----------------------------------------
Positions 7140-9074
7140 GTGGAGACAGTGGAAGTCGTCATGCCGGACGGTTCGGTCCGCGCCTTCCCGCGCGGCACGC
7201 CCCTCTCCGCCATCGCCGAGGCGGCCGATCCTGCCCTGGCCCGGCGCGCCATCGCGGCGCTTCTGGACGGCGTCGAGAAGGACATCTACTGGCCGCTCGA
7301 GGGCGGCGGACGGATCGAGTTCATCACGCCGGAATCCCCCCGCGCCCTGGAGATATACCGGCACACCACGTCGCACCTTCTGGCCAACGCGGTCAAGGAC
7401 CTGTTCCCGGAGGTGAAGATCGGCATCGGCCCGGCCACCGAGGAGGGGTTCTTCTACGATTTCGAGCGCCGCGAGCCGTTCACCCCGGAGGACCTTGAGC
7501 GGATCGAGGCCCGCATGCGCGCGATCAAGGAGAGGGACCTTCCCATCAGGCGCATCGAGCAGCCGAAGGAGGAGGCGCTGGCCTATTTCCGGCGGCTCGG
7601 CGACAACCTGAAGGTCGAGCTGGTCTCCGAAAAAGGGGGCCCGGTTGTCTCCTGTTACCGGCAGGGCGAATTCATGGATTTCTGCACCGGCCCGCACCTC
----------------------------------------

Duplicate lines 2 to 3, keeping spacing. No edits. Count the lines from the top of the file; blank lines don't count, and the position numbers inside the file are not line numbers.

7140 GTGGAGACAGTGGAAGTCGTCATGCCGGACGGTTCGGTCCGCGCCTTCCCGCGCGGCACGC
7201 CCCTCTCCGCCATCGCCGAGGCGGCCGATCCTGCCCTGGCCCGGCGCGCCATCGCGGCGCTTCTGGACGGCGTCGAGAAGGACATCTACTGGCCGCTCGA